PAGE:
Orange launches its first commercial 5G network in Africa and focuses on FWA push

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Orange has launched its first commercial 5G network in Africa, having acquired spectrum in the 3.5GHz band, with the initial aim of luring consumer and business customers in Botswana before rolling out next-generation services to six other markets in the Middle East and Africa regions in 2023.

During a virtual media briefing, the CEO of Orange Botswana Néné Maiga said the operator’s 5G service now reaches 30% of the country’s population through its rollouts in and around Gaborone, Botswana’s capital, and the city of Francistown. It plans to expand coverage to other cities in early 2023.

The move is aligned with Botswana’s ambition to become “one of Africa’s front-runners in ICT [information and communications technology] and Orange Botswana is very proud to contribute to that”, said Maiga. 5G will bring “a wealth of possibilities” in the shape of connectivity “that is as good as fibre” for consumers and new opportunities for businesses through specific use cases using 5G, including in cloud computing, automation and artificial intelligence (AI), she explained.

Jérôme Hénique, CEO of Orange Middle East and Africa (pictured above), added that this “milestone” will complete the telco’s portfolio in the market, which already includes 4G mobile and fixed broadband (including FTTH) services. “It will allow us to connect people not only on mobile phones, but as well with fixed wireless access (FWA) services. This is our main strategy for launching 5G in Africa and we are very glad to start with Botswana”, he stated.

For the launch, the company has unveiled 5G FWA and mobile data bundles, targeting residential customers and small and medium enterprises. Maiga highlighted the lack of widespread 5G-capable mobile devices in Botswana as a barrier to swift 5G mobile service adoption but expressed hope that this will change as prices are expected to dip below $150 per handset soon. She added that FWA is a “main use case” for the telco, so it provides the necessary customer premises equipment (CPE) devices to subscribers “at a reasonable price”.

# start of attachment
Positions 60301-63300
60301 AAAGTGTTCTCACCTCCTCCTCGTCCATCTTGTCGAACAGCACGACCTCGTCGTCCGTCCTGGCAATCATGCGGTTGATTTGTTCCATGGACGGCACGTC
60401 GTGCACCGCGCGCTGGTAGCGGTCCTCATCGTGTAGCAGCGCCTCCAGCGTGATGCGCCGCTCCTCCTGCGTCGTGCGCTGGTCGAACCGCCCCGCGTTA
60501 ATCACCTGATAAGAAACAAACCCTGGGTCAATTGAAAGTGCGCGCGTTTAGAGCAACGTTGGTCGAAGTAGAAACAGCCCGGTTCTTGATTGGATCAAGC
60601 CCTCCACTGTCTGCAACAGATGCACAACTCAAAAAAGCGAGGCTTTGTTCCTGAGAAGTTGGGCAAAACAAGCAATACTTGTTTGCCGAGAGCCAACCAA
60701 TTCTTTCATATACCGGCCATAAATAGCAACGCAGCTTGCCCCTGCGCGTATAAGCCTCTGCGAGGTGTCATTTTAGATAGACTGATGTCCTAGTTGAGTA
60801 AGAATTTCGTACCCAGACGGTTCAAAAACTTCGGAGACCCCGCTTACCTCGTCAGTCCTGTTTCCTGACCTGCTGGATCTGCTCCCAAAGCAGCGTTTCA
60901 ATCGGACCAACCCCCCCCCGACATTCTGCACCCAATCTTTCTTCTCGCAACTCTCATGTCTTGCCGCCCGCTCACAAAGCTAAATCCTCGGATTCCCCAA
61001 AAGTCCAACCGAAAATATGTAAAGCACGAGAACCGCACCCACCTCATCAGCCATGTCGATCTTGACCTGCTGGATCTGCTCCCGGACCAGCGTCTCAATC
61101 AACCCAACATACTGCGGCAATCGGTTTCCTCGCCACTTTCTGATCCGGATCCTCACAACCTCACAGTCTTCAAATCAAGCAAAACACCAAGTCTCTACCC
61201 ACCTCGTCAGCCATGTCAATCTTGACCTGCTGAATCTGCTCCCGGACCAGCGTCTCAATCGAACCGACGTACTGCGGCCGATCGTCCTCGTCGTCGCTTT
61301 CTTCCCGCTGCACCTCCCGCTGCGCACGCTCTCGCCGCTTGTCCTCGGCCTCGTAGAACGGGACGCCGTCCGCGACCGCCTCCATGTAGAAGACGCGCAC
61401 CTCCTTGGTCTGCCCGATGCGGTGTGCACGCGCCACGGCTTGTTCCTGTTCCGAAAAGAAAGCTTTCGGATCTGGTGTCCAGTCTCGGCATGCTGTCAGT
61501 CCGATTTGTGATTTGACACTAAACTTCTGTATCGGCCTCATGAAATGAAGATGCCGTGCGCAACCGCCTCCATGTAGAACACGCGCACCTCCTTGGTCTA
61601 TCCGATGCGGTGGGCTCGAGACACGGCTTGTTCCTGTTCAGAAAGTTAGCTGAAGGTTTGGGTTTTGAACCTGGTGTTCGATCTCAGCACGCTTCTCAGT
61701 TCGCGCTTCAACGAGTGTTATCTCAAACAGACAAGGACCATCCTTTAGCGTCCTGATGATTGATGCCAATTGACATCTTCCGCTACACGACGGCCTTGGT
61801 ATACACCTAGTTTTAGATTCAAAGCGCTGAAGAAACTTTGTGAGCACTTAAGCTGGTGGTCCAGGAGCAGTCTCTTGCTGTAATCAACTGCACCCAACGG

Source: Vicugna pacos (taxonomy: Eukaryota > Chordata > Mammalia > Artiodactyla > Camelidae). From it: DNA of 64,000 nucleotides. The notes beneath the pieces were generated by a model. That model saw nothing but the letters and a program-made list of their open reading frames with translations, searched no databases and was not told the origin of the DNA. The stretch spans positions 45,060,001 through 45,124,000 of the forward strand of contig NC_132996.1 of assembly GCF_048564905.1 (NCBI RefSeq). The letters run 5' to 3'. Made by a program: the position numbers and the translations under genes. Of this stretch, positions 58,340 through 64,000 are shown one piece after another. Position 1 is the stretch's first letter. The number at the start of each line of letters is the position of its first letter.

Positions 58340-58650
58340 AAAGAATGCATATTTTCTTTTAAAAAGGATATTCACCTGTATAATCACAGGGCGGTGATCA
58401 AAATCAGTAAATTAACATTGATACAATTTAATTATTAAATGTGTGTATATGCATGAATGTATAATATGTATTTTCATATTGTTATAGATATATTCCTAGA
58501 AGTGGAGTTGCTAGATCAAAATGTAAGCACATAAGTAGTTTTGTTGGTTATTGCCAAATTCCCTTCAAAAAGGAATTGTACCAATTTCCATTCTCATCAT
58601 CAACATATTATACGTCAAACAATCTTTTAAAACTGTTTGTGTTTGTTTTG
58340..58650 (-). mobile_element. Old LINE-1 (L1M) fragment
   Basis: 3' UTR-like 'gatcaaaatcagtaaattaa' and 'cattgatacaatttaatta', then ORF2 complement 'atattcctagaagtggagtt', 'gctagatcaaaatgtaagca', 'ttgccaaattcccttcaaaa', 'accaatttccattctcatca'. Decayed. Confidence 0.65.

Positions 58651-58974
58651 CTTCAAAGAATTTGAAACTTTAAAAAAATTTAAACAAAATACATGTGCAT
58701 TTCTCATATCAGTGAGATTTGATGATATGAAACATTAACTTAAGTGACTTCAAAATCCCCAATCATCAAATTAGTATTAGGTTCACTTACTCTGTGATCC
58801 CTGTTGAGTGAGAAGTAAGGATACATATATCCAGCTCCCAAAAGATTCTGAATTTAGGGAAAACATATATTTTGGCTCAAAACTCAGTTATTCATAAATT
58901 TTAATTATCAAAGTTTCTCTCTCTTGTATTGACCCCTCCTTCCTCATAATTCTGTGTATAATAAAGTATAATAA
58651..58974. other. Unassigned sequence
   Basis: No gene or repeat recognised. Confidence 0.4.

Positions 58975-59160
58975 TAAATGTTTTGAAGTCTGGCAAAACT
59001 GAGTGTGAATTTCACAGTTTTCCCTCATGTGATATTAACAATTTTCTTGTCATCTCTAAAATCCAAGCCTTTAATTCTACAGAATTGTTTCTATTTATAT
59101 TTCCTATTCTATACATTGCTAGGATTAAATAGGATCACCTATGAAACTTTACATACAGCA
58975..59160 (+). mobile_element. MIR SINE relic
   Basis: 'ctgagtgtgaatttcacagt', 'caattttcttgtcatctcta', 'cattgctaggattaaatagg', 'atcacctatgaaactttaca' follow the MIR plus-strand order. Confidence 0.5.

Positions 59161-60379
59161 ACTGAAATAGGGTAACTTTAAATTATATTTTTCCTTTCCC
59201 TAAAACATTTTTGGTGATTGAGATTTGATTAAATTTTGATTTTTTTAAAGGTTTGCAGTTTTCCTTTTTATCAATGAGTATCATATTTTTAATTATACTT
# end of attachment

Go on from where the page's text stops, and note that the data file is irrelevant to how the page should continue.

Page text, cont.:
The operator already has FWA experience in Botswana, where half of its 2 million broadband services customers are connected via 4G-enabled FWA, and the other half via fibre connections, but 5G FWA will enable a broader range of service options.

Indeed, device affordability challenges means FWA is “a key focus” for Orange in Africa and this is where it has different priorities from Europe, noted Hénique. “This is why we focus much more in Africa on home connectivity… FWA, providing the router [CPE] to customers, and affordable offers. And there is really a need for that as we saw during the pandemic – the expectations and the demand for home broadband solutions is really booming”, he argued.

By comparison, he noted, in Europe, the focus for Orange is much more on 5G mobile services for business and consumer customers with smartphones. Apart from rolling out FWA for better home internet connectivity, businesses “are really a target for us, particularly in industries that could benefit from more automation to ensure safety and enhanced connectivity”, said Orange Botswana’s Maiga.

Orange is also exploring “many use cases for large B2B accounts” in areas such as mining and ports, explained Hénique. Other potential 5G-enabled applications include e-health, connected vehicles and cities, real-time gaming, smart homes and learning through virtual reality (VR) and augmented reality (AR). One such use case is a project with MRI Botswana for creating a connected ambulance, allowing doctors to guide paramedics “through life-saving procedures on their way to hospitals” – something that “would not have been possible without 5G”, according to the company.

“There is a business model for fibre-to-the-home (FTTH) and business in Africa,” according to Hénique, and 5G will act as a complementary technology or to cover areas where Orange does not deliver fibre connectivity.

Further 5G push in Africa and the Middle East

After switching on 5G in Botswana, Orange plans to launch next-generation networks commercially in six other markets in the Middle East and Africa in 2023.

First is expected to be Jordan, followed by Ivory Coast and Senegal, where Orange is in discussion with the regulators.

Hénique acknowledged that the operator might face some difficulties obtaining the required spectrum in some countries because “some of those frequencies could have been allocated for 4G FWA previously. So that’s the kind of discussions we can have with the governments and regulators on a case-by-case basis”.